Category Archives: DCCD

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AWD: The Impreza WRX STI uses Driver Controlled Center Differential (DCCD), the most performance-directed type of Symmetrical AWD. A limited-slip, planetary gear-type center differential provides a performanceoriented 35:65 front/rear power split.

AWD: The Impreza WRX STI uses Driver Controlled Center Differential (DCCD), the most performance-directed type of Symmetrical AWD. A limited-slip, planetary gear-type center differential provides a performanceoriented 35:65 front/rear power split.
AWD: The Impreza WRX STI uses Driver Controlled Center Differential (DCCD), the most performance-directed type of Symmetrical AWD. A limited-slip, planetary gear-type center differential provides a performanceoriented 35:65 front/rear power split.

AWD: The Impreza WRX STI uses Driver Controlled Center Differential (DCCD), the most performance-directed type of Symmetrical AWD. A limited-slip, planetary gear-type center differential provides a performanceoriented 35:65 front/rear power split.

LSD Mechanical DCCD Advantage Explained:

LSD Mechanical DCCD Advantage Explained:

LSD: Advantages of mechanical LSD

The mechanical LSD mechanism is advantageous in that it has good response of the LSD differential limiting force to the engine driving force and has direct vehicle operational stability allowing the driver to easily grasp changes in the vehicle behavior. This post discusses these advantages in comparison with conventional DCCD system.

LSD Mechanical Advantage: Controlling coil current based on driving force estimated from detected information. Time lag existent between a change in engine driving force and generation of LSD differential limiting force.
LSD Mechanical Advantage: Controlling coil current based on driving
force estimated from detected information.

LSD Advantage: The LSD differential limiting force exactly follows changes in the engine driving force.
LSD Mechanical Advantage: The LSD differential limiting force exactly
follows changes in the engine driving force.

DCCD Subaru STi Explained

DCCD Subaru STi Explained:

The Driver’s Control Center Differential system is system that appropriately controls the differential limiting force of center differential LSD depending on running conditions of a vehicle. The DCCD system evolved provides controls that follow operations of the driver, while conventional DCCD system provides those based on conditions of the vehicle.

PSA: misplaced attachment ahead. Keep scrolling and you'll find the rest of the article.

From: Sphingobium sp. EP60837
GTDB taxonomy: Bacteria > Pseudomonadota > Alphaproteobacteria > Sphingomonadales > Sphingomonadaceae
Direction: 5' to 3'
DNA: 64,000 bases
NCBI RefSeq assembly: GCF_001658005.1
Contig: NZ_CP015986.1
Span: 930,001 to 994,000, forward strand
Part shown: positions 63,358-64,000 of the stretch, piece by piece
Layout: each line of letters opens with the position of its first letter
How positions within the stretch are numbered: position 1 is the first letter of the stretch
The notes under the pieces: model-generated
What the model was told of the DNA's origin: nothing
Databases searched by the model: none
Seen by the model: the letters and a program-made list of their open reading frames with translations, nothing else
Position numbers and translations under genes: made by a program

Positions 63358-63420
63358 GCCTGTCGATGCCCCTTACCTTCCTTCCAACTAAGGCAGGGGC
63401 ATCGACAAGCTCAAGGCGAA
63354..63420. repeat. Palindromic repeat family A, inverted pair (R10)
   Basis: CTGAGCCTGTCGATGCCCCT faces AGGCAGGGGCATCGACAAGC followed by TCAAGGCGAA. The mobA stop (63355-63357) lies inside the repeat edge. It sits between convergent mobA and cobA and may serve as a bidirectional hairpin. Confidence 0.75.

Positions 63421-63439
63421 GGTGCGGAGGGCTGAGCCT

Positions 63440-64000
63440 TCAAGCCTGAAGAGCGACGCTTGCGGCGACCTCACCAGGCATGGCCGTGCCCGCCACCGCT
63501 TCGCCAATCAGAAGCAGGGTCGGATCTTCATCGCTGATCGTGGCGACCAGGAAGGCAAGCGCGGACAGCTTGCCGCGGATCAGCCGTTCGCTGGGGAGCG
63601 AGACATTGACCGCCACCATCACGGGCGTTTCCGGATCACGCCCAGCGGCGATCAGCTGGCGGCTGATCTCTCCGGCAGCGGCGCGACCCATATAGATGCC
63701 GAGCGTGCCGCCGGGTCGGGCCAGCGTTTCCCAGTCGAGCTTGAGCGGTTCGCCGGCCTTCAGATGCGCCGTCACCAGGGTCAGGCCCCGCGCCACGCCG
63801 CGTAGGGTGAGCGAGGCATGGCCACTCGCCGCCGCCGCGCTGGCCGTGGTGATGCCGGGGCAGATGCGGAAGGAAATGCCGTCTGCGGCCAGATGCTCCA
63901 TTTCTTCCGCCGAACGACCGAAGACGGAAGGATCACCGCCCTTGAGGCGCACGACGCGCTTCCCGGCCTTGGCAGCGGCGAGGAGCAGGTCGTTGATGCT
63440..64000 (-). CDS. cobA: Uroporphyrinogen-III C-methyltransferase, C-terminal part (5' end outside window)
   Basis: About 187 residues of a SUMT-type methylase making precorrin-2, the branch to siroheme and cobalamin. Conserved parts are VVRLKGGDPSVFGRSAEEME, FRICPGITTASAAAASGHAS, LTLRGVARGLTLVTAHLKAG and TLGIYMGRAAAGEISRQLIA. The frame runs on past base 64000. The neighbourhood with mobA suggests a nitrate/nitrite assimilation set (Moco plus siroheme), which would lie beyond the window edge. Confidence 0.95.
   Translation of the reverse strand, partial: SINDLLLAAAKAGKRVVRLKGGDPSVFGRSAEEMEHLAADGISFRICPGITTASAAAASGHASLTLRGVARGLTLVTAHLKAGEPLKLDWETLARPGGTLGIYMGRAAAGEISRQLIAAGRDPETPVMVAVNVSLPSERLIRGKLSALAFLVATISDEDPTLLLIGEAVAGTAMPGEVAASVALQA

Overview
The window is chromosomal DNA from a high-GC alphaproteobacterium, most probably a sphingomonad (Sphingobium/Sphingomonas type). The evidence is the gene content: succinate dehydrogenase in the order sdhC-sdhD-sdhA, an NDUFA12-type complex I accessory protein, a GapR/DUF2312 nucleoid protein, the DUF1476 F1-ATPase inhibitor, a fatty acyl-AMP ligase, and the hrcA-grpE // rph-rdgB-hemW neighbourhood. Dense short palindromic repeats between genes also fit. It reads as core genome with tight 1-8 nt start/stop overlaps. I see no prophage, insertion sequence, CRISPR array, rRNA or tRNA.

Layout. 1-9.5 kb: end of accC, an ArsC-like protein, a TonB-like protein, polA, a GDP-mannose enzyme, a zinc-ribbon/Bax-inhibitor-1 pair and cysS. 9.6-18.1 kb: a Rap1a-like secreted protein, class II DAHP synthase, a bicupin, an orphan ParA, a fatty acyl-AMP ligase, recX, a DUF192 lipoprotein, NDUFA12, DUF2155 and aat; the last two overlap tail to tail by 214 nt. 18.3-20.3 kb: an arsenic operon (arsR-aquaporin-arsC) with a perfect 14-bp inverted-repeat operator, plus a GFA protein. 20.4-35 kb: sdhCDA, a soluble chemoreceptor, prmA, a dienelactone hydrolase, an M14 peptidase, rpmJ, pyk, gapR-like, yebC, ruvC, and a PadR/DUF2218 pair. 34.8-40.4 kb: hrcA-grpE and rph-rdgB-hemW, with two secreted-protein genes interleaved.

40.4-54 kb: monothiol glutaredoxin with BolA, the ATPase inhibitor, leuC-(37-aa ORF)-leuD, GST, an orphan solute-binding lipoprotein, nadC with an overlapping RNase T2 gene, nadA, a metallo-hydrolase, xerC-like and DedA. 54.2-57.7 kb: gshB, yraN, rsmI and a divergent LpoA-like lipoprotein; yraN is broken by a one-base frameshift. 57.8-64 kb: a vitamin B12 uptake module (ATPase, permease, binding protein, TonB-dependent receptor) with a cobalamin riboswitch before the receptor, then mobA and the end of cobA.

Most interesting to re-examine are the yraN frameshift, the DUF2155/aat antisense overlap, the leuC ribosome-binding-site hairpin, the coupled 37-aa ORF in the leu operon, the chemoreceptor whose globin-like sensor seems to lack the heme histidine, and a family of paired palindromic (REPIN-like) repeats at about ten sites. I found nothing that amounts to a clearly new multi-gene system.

The system consists of a center differential of planetary gear type provided with LSD function, a steering angle sensor, a yaw rate sensor, a lateral G sensor, a DCCD control module and other components.

DCCD: The DCCD system evolved provides controls that follow operations of the driver, while conventional DCCD system provides those based on conditions of the vehicle.
DCCD: The DCCD system evolved provides controls that follow operations of the driver, while conventional DCCD system provides those based on conditions of the vehicle.

Hybrid LSD mechanism using conventional electromagnetic clutch LSD mechanism added with torque-sensitive mechanical LSD mechanism allows approximate coincidence between the vehicle acceleration/deceleration and LSD clutch differential limiting timings, resulting in linear LSD characteristics acquired through driver’s accelerator operation. Thus, the driver can more freely control the vehicle by easily grasping behavior of the vehicle.

In addition, the steering angle sensor let the DCCD control module know the driver’s intension of turning. In combination with the yaw rate and lateral G sensors, it adjusts the electromagnetic clutch LSD differential limiting force based on the running path imaged by the driver and the actual behavior of the vehicle. Thus, cornering in better accordance with the driver’s image is enabled, preventing occurrence of understeer and oversteer.

LSD MECHANICAL DCCD ADVANTAGE EXPLAINED

For balancing between the vehicle turning performance and traction during turning in a high order, the center differential driving torque is set to have distribution ratio 41:59.